Private accommodation set for change

Zoe KeenanSouth Western Times
Airbnb host Wendy Dixon was shocked to find out there was no regulations in the City of Bunbury for short-stay accommodation.
Camera IconAirbnb host Wendy Dixon was shocked to find out there was no regulations in the City of Bunbury for short-stay accommodation. Credit: Zoe Keenan

Properties listed on Airbnb’s website in the South West could be set for a massive shake-up after recommendations to regulate the industry came out of a parliamentary inquiry.

This month the Economics and Industry Standing Committee tabled its report from the findings in the short-stay accommodation inquiry.

The rise in popularity of the cheaper holiday accommodation option has long sparked concerns in the traditional accommodation industry, which must comply with strict regulations and pay operating fees that short-stay accommodation providers such as Airbnb do not incur.

The inquiry found that registration would solve many problems associated with short-term rentals and help “level the uneven playing field”.

A number of Airbnb hosts who submitted to the inquiry believed in “the right of people to share their houses and apartments … without extreme regulations”.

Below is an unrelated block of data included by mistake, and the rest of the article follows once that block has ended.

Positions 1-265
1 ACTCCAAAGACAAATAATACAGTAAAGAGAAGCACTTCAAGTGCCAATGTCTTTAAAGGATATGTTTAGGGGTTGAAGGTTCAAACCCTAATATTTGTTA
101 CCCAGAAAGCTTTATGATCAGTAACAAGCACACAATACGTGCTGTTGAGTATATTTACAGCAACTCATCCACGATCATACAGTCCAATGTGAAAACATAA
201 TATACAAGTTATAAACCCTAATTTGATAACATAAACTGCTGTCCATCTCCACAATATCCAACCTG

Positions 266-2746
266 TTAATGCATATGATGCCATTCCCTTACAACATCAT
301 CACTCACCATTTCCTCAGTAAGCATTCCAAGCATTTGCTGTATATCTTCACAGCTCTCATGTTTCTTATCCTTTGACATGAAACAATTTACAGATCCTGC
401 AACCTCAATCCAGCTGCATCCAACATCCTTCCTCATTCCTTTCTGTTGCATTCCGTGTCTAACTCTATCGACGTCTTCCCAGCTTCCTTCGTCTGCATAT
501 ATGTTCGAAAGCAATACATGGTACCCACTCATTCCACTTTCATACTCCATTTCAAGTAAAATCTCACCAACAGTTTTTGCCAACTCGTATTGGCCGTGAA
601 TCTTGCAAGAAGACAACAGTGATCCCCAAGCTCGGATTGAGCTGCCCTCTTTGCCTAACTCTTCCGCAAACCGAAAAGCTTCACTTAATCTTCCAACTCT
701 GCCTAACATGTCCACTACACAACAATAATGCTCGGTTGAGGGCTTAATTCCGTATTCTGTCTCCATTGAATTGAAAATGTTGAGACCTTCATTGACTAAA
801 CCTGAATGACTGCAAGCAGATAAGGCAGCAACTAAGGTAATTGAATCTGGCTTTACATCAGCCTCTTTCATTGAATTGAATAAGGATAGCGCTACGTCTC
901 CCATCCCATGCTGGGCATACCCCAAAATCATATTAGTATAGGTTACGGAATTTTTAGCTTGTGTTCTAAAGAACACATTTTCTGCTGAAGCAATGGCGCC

HomeStay WA also submitted that “costly registration fees and regulation requirements, will result in most holiday homes leaving the market” resulting in the loss of the additional option used by many holidaymakers.

But a Bunbury Airbnb host was shocked to learn there were no regulations for short-stay accommodation in the regional city.

Wendy Dixon started renting out her three-by-two house in April this year.

She assumed there would be a fee or registration involved and called the City of Bunbury for advice.

“I was basically told it was at the mercy of my neighbours and whether or not they complain … we haven’t had negative feedback,” she said.

“But as small business owners we wanted to do the right thing and be transparent.”

Mrs Dixon said she heard stories of Airbnb hosts operating in secret and believed the industry should be regulated to maintain transparency.

She said they were willing to pay any fees required, as was normally expected of small businesses, but it should not be so excessive that it pushes Airbnb hosts out of business.

“It’s good for the city and interesting having different short-stay accommodation options,” she said.

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